14. #1239
    Senior Member NeezyDeezy's Avatar
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    Is there a xenon strobe that can accept 14.4 Volts without breaking like, immediately?

  15. #1240
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    Quote Originally Posted by NeezyDeezy
    Is there a xenon strobe that can accept 14.4 Volts without breaking like, immediately?
    Sure, if you shove a 7812 voltage regulator in between them...
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  16. #1241
    Enjoy
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    Neezy how many comments does your review need on batteryspace to get that award?

    http://forums.batteryspace.com/forum...pic.php?t=5545

  17. #1242
    spinspinspinspin fatbat's Avatar
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    Just came across this on ebay- a mr16 housing with 3 X 3W led emitters inside:

    http://cgi.ebay.com/MR16-LED-bulb-L-...QQcmdZViewItem

    Seems like an interesting option for those folks who don't want to fabricate their own housing. Should fit into a stardard driving light or other mr16 enclosure.

    Anyone know what kind of driver setup, if any, would be required for this light?
    a radar blip, an empty clip, post-nasal drip, and kung fu grip

  18. #1243
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    Quote Originally Posted by fatbat
    Just came across this on ebay- a mr16 housing with 3 X 3W led emitters inside:

    http://cgi.ebay.com/MR16-LED-bulb-L-...QQcmdZViewItem

    Seems like an interesting option for those folks who don't want to fabricate their own housing. Should fit into a stardard driving light or other mr16 enclosure.

    Anyone know what kind of driver setup, if any, would be required for this light?
    Nice find. It's a shame it only uses the "warm white" LEDs though, these are not as bright as the true white ones. It's powered from a straight 12V source, which is convenient.
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  19. #1244
    spinspinspinspin fatbat's Avatar
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    Quote Originally Posted by jeff-o
    Nice find. It's a shame it only uses the "warm white" LEDs though, these are not as bright as the true white ones. It's powered from a straight 12V source, which is convenient.
    i think they also have the brighter "cool white" led uints in the same config.

    I was looking at this as a option for building a diy led light without having to fabricate my own housing. If these things can drop into mr16 driving lights, then all i'd need would be a 12V regulator & switch.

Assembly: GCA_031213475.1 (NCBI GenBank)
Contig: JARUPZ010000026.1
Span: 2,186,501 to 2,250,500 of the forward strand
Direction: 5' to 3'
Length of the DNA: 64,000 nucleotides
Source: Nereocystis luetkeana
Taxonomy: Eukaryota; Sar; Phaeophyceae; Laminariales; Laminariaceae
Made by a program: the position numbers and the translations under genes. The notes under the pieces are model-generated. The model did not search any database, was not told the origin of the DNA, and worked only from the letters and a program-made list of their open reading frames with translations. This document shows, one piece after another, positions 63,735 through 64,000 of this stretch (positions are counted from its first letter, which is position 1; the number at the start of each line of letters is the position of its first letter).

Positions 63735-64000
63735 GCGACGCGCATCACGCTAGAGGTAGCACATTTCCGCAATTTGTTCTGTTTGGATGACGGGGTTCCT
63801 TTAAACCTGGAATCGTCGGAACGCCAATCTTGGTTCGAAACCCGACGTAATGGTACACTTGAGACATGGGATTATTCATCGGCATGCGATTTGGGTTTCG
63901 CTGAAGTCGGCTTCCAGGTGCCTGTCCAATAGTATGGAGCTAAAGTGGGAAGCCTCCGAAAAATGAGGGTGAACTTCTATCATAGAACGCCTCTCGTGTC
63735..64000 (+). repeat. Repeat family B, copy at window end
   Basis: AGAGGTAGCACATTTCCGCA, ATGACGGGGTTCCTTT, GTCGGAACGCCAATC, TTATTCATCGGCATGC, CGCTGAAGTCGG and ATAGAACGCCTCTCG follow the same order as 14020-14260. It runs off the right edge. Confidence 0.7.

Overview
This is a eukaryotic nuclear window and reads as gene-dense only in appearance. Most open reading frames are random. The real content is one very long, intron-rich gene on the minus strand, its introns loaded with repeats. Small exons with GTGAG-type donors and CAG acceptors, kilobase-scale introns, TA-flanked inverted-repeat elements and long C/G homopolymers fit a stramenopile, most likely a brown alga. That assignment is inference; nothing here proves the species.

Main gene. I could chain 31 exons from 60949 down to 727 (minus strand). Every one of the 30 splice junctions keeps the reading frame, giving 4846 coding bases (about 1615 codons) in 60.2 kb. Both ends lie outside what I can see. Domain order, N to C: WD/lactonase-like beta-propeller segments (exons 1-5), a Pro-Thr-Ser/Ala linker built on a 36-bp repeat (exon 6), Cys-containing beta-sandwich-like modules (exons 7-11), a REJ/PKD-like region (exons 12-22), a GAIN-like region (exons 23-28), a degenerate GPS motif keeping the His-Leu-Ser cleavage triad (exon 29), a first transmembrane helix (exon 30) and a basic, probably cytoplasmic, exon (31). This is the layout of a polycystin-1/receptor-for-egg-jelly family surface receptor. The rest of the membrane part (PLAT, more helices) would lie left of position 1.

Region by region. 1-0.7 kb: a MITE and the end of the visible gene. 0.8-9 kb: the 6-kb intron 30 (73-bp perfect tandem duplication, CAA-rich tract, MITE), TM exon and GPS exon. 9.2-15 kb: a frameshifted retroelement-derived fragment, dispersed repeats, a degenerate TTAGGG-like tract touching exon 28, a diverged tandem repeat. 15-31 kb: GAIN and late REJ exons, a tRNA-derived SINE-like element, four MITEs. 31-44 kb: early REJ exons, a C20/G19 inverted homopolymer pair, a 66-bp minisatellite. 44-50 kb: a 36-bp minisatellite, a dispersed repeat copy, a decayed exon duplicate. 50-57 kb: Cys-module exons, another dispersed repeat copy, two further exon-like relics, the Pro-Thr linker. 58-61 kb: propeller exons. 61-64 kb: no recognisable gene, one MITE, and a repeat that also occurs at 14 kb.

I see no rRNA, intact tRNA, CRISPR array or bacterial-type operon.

a radar blip, an empty clip, post-nasal drip, and kung fu grip

  20. #1245
    Muscle bike design spec robtown's Avatar
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    Quote Originally Posted by fatbat
    Just came across this on ebay- a mr16 housing with 3 X 3W led emitters inside:

    http://cgi.ebay.com/MR16-LED-bulb-L-...QQcmdZViewItem

    Seems like an interesting option for those folks who don't want to fabricate their own housing. Should fit into a stardard driving light or other mr16 enclosure.

    Anyone know what kind of driver setup, if any, would be required for this light?
    Looking at the specs the bulb is 60 degrees! I find 10 - 20 degrees works best for headlights.
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  21. #1246
    Unique Vintage Steel cuda2k's Avatar
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    Thread I started showing the mounting of my Optronics housings choices I'm looking at. Will be drilling and doing the final mounting later this week.

    http://bikeforums.net/showthread.php?t=224309
    [CENTER][URL="http://VeloBase.com"][IMG]http://velobase.com/App_Themes/VeloBase2_blue/Images/VeloBase2TitleCampagnolo.jpg[/IMG][/URL][/CENTER]
    [CENTER][URL="http://JonPFischer.com"][COLOR="#006400"]Fischer Photography[/COLOR][/URL] - [URL="http://www.bikeforums.net/showthread.php/785462-My-new-modern-quot-Classic-quot-Kirk-JKS-Classic-Terraplane"][COLOR="#8b0000"]Kirk Frameworks JKS-Classic Build Thread[/COLOR][/URL][/CENTER]

  22. #1247
    Senior Member ken cummings's Avatar
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    Quote Originally Posted by NeezyDeezy
    Is there a xenon strobe that can accept 14.4 Volts without breaking like, immediately?
    My 15 year old Radio Shack burglar alarm strobe (daylight visible) takes anything from 5 volts to 15 volts. Higher voltage just makes it blink faster. I'd be happy to try 18 volts by wiring two 9 volt batteries together.

    I'd love to have the cash to buy a couple of the under $20 strobes and keep running the voltage up until they blew.
    This space open

  23. #1248
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    Has anyone gone to the extent of designing their own enclosures in a CAD package, and getting them fabricated?

    I'm tempted to give it a go. Something like the Dinotte enclosures but for MR16 or MR11 bulbs.

  24. #1249
    Senior Member NeezyDeezy's Avatar
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    haha why would you do that, style?

  25. #1250
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    lol yea quite like the idea of some nice looking lights that dont look like they were attached using duct tape and cardboard

    I dont have these "optronics" housings that you lot have, I just have bare bulbs at the moment. So im thinking of getting something made up